Simple analog sensors require the host device to perform a number of calculations to correctly scale the inputs, check for errors, and convert to usable measurement units. Similarly, sensor measurements are typically averaged over several seconds, minutes, or hours in order to present useful measurements of conditions and trends. Instantaneous measurements can be misleading or jump around too much to be useful and must be averaged and limit controlled to minimize the inherent noise.
All of these calculations put a burden on the host device and the software developer. For applications such as PLCs, embedded devices, and computer software applications, analog sensors require the programmer to have an in-depth knowledge of sensor output, measurement characteristics, and weather parameters.
With an ever-present focus to keep things simple and user-friendly, Dyacon WSD‑1 and TPH‑1 present usable digital data to the host device. For example, wind speed can be used directly by the developer without the need to count pulses or scale the voltage and then test, average, and convert the output.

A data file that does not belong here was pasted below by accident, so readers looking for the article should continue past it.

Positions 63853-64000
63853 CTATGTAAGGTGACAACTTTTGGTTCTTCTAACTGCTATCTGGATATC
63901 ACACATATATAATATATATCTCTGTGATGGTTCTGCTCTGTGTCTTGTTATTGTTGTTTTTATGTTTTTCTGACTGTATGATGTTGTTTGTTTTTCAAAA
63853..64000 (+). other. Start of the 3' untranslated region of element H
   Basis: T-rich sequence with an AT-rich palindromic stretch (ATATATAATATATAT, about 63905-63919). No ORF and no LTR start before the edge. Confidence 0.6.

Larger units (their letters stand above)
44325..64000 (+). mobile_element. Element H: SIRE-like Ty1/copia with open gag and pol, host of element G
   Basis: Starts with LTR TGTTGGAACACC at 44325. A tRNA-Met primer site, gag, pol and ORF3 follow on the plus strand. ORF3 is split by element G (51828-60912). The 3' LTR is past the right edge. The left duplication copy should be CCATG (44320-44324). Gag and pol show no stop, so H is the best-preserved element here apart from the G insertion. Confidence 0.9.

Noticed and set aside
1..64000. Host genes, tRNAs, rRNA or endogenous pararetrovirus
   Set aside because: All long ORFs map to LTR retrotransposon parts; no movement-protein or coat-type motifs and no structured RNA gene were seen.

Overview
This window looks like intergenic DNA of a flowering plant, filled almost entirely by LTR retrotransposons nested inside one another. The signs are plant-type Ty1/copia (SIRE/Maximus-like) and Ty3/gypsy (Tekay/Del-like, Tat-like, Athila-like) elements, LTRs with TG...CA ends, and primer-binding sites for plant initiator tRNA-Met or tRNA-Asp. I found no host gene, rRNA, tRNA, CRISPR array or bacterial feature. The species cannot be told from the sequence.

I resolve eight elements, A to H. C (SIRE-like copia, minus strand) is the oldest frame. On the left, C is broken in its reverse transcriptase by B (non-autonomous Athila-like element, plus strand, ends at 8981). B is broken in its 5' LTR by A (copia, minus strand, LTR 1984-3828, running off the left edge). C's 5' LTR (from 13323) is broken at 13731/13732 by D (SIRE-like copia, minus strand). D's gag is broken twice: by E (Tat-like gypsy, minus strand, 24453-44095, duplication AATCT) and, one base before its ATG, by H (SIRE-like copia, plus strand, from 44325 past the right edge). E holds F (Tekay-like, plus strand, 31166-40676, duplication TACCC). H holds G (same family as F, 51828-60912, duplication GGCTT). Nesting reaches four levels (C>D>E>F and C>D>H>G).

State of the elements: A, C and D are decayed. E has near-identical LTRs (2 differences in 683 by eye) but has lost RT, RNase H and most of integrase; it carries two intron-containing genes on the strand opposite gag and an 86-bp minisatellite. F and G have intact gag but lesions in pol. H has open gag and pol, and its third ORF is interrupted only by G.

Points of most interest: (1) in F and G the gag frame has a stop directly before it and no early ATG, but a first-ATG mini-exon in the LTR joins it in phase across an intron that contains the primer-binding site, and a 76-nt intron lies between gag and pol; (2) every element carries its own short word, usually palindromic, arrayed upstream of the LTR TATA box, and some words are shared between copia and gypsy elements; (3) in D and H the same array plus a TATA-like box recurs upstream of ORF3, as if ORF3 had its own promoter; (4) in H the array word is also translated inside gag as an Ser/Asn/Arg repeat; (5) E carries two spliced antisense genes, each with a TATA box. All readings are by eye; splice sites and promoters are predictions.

Dyacon WSD-1 and TPH-1 go a step beyond other digital sensors in that both sensors provide additional calculated values:
TPH-1 gives temperature, pressure, and humidity measurements. Output values have been sampled multiple times, checked, and averaged. As of the latest firmware version, a value for a 3 hour barometric pressure trend is also given.
WSD-1 provides wind speed and direction data. Similarly, these measurements are sampled multiple times, checked, and averaged to provide a current measurement. Extended data are now available, which give 2 minute and 10 minute averages of wind speed and wind direction. The 10 minute average is the typical period for weather reports. Other applications may find the current or 2 minute average values to be more practical.
The extended calculations of trend, 2 minute average, and 10 minute average are done along with other data processing on the Dyacon sensors. Since the sensors are specifically optimized for the target measurements, there is no significant power penalty for the extended measurement data. Low power applications, such as environmental data loggers, can reduce their overall system power budget with Dyacon sensors. The data logger can wake, store data, and return to sleep without having to collect multiple analog samples and perform the related calculations.
Creative management of limited power resources is very exciting stuff for us geeks. Oh, what fun!